Dismiss Notice
Join Physics Forums Today!
The friendliest, high quality science and math community on the planet! Everyone who loves science is here!

B Squaring both sides of an equation?

  1. Mar 24, 2017 #1
    If I wanted to simplify an equation, say of the form [tex]\sqrt{A} + B = 0[/tex] to get rid of the square root, is it correct to square as is? If so, why would it then be wrong to move one term to the other side before squaring?

    Thanks
     
  2. jcsd
  3. Mar 24, 2017 #2

    Haynes Kwon

    User Avatar
    Gold Member

    Prior to beginning, you must be aware of the possible ranges of A and B.
    I believe this is what you missed.
    A>0 or A=0
    I will assume that B is the component of the set of the entire negative real number.

    If you have learned about how
    (X+Y)^2 is developed,

    X^2+2XY+Y^2,

    you will see that the linear terms of X and Y still remain in the equation.

    Now let's substitute A^(1/2) with P, and B with Q. In order to get rid of square root, every degree of P should be the multiple of 2, or 0.

    P + Q = 0

    If you square both sides of the equation without any transposition, that will be

    P^2+2PQ+Q^2=0

    and you will notice that still there is a linear term of P.

    If you just want to simplify the original equation,

    A=B^2 (A>0 or A=0, B<0 or B=0)


    may be accurate.
     
    Last edited: Mar 24, 2017
  4. Mar 24, 2017 #3

    PeroK

    User Avatar
    Science Advisor
    Homework Helper
    Gold Member

    What makes you think that would be wrong?
     
  5. Mar 24, 2017 #4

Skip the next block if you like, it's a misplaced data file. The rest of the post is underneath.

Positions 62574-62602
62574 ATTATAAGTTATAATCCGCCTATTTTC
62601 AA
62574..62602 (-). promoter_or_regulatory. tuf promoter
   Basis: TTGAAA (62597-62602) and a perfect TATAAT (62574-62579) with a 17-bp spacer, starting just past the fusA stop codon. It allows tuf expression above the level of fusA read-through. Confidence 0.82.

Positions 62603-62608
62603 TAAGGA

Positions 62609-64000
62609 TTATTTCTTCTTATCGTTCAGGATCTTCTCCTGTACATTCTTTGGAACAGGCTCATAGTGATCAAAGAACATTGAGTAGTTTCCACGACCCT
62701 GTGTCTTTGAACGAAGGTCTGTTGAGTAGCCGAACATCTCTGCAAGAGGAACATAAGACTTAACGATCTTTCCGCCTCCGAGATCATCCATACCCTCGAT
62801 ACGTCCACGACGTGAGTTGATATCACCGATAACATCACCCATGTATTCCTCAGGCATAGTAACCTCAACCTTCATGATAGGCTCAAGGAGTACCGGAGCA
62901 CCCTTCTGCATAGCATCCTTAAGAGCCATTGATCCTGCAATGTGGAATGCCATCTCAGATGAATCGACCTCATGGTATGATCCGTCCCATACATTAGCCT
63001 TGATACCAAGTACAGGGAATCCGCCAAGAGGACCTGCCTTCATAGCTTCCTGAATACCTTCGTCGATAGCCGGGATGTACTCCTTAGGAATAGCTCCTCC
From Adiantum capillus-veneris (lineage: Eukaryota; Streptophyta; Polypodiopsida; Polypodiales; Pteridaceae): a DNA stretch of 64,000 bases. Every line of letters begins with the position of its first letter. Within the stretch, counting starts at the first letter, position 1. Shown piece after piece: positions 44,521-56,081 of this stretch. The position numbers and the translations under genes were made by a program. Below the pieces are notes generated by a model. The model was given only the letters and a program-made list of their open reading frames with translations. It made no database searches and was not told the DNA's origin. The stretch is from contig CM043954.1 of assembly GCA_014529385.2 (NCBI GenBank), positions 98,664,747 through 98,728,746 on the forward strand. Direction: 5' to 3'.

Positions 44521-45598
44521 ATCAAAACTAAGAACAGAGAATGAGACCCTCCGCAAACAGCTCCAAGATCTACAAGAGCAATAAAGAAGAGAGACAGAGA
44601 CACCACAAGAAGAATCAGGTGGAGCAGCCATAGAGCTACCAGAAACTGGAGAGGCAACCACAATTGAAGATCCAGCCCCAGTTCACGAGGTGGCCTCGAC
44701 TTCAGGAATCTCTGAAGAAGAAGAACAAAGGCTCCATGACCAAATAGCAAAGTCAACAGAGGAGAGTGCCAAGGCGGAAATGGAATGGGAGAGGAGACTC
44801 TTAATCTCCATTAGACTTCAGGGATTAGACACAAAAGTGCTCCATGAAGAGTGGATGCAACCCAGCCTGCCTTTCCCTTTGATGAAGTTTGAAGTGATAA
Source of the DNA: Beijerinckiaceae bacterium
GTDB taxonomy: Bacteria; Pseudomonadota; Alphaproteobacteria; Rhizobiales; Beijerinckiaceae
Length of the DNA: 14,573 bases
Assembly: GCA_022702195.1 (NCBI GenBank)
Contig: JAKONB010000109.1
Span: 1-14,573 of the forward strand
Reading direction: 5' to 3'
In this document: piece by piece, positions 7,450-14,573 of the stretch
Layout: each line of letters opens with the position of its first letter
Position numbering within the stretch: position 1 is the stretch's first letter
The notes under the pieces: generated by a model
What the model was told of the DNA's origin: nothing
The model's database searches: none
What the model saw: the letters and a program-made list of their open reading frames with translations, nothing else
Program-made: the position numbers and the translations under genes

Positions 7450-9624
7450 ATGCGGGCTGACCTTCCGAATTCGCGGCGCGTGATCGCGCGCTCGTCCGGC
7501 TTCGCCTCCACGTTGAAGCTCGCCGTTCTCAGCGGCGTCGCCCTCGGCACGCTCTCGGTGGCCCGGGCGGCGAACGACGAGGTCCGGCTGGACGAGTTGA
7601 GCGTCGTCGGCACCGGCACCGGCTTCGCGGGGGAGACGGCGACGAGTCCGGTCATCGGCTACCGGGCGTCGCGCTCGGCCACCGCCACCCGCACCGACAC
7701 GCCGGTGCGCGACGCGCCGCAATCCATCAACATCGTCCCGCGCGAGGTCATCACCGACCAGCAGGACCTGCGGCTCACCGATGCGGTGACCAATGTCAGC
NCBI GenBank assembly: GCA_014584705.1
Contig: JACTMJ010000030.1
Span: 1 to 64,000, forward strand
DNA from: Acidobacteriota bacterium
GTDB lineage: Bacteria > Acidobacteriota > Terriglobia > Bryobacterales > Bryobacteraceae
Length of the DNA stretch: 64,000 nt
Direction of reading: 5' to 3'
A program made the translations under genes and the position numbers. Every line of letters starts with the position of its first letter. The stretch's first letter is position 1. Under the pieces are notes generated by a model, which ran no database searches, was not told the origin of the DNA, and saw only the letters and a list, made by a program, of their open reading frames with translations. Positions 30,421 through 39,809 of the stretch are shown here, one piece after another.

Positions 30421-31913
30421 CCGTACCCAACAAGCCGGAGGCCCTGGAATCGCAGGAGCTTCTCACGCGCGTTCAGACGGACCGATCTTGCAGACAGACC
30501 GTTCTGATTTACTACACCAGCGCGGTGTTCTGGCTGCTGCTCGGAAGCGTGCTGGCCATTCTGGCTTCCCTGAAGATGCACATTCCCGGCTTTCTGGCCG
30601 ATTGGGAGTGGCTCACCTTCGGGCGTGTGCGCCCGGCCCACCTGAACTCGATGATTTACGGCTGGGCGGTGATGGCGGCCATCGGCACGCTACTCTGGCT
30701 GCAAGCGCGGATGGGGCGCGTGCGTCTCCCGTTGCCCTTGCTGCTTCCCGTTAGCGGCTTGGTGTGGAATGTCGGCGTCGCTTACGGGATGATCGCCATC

Haynes Kwon

    User Avatar
    Gold Member

    B must be 0 or a negative number. If he squared with one term moved to other side, he could have got a positive value.
     
    Last edited: Mar 24, 2017
  6. Mar 24, 2017 #5

    PeroK

    User Avatar
    Science Advisor
    Homework Helper
    Gold Member

    It depends what you want to do. Suppose, for example, ##B = -3##, then your equation becomes:

    ##\sqrt{A} = -B##

    ##A = B^2 = 9##

    Whereas, squaring the original equation doesn't get you very far:

    ##A -6 \sqrt{A}+ 9 = 0##

    Which doesn't really help.
     
  7. Mar 24, 2017 #6

    Mark44

    Staff: Mentor

    If you "square an equation" (really, square both sides of an equation), you should end up with an equation.
    What you have above is missing "= 0".
     
  8. Mar 24, 2017 #7

    Haynes Kwon

    User Avatar
    Gold Member

    Thank you. My bad.
     
Know someone interested in this topic? Share this thread via Reddit, Google+, Twitter, or Facebook

Have something to add?
Draft saved Draft deleted